Accessing Higher Education

Accessing Higher Education

Accessing Higher Education Section One: Choosing a College 2 2014 Project Hope Seminar Choosing a Campus with Supportive Services for Homeless Youth Characteristics of Colleges with Supportive Services for Homeless Youth:

Finding the right campus size Two Year -vs- Four Year Housing Options Year round housing, on/off campus options Financial Aid Assistance Mentoring Tutoring Class Size Characteristic Grid 3

2014 Project Hope Seminar College Search Tool General school information Tuition, fees, and estimated student expenses Types of financial aid provided Net price Enrollment Admissions requirements Retention and graduation rates Accreditation Campus security statistics Default rates

4 2014 Project Hope Seminar 5 2014 Project Hope Seminar NAEHCY Statewide Networks Stakeholders from K-12 education, Local homeless liaisons, higher education staff, RHYA and HUD shelter staff, and college access program staff working together to eliminate higher education

barriers for homeless youth. CO, FL, GA, IL, KY, MA, MI, NH, NC, OK NAEHCY is working with the following states to develop State Higher Education Networks: IN, MN, NJ, VA 6 2014 Project Hope Seminar Resource: State Programs Some states have special provisions available for lowincome and/or homeless students: Indiana Students receiving free lunch receive a tuition waiver when participating in Indianas Double Up Program

(dual enrollment in college courses for students in 11th and 12th grade) Indiana Twenty-First Century Scholars Program - Incomeeligible 7th and 8th graders who enroll in the program and fulfill a pledge of good citizenship are guaranteed to receive up to four years of undergraduate tuition at any participating public college or university in Indiana 7 2014 Project Hope Seminar Resource: State Programs

Florida Homeless students are exempt from the payment of tuition and fees, including lab fees, at a school district that provides postsecondary career programs, community college, or state university (2011 F.S. 1009.25); Florida statute establishes the definition of homeless used play_Statute&Search_String=&URL=1000-1099/1009/Sectio ns/1009.25.html Look for resources in your state! 8 2014 Project Hope Seminar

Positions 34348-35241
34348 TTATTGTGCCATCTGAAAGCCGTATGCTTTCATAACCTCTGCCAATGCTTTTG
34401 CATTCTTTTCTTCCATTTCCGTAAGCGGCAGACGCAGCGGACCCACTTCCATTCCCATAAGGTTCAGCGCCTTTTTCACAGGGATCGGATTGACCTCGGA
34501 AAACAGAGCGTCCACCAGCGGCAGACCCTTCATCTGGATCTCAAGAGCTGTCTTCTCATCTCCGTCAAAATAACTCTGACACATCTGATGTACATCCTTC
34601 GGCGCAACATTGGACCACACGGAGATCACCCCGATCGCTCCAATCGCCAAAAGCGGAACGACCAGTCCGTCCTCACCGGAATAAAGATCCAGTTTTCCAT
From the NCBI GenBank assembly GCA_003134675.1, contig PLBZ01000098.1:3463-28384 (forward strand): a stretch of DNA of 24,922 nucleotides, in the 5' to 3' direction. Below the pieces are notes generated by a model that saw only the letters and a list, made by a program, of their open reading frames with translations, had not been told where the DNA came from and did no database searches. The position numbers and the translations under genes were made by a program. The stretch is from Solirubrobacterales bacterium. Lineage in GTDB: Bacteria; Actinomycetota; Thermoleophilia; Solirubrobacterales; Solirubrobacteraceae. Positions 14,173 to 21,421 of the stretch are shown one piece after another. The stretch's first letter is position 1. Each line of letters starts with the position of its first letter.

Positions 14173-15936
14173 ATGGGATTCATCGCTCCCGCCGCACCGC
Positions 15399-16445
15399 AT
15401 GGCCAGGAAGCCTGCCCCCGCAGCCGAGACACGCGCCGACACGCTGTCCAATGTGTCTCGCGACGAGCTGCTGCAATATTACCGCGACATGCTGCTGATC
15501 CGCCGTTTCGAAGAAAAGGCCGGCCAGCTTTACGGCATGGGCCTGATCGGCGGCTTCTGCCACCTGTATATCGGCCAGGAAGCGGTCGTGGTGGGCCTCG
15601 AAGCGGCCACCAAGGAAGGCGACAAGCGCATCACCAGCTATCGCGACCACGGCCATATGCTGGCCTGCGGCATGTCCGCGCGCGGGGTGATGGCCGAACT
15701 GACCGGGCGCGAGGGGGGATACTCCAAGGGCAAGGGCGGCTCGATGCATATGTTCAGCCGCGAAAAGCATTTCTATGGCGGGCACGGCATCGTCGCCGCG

Campuses That Have Single Points of Contact Single Point of Contact A supportive college administrator on each campus who is committed to helping homeless youth (and often foster youth) successfully navigate the college-going process on campuses Connects students to Admissions, Financial Aid, Academic Advising, Housing, Community Resources etc. In place in MI, CO, NC, and GA In progress in AL, FL, NH, NV, MA, NJ, IN, PA

9 2014 Project Hope Seminar Help Students Obtain Fee Waivers During High School SAT/ACT Waiver sat Admissions Application Fee Waiver x 10 2014 Project Hope Seminar Connect Student to Bridge Programs Individual colleges may offer their own bridge programs to help entering freshmen have a smooth transition. Offer the following: College-level courses (earn college credit hours) Development seminars

College life workshops Social events Mentoring provided by current students Counsel for Opportunities in Education ?hkey=040cec49-d947-4110-b9fa-1f30bef9c919 11 2014 Project Hope Seminar Best Practices in High School Focus on FASFSA completion! o Early awareness

o FAFSA Week see o Inform unaccompanied youth of college options as soon as they are identified as homeless o Make sure high school counselors know about the FAFSA policies for UHY o Arrange for students to visit local colleges and universities o Use a template for determinations 12 2014 Project Hope Seminar Best Practices on Campus Campus advisors can work together to create campus

networks to focus on meeting needs of homeless youth Communicate with local homeless liaisons to streamline the transition process Get involved with local state network for homeless youth that are accessing higher education Create a single point of contact (SPOC) on campus 13 2014 Project Hope Seminar Section Two: Great Expectations An Initiative of Virginias Community Colleges & the

Virginia Foundation for Community College Education 14 2014 Project Hope Seminar 15 2014 Project Hope Seminar Great Expectations Serves foster youth 13 24, in both high school and college. Focuses on the value of a college education as the best way to gain employment and achieve independence.

Provides education and employment opportunities that will improve the likelihood of success for foster youth. Offers individual support for at-risk foster teens as they finish high school, leave their foster homes and transition to postsecondary education and living on their own. 16 2014 Project Hope Seminar Great Expectations Launched in 2008 at 5 Virginia Community Colleges Now offered at 17 of the 23 community colleges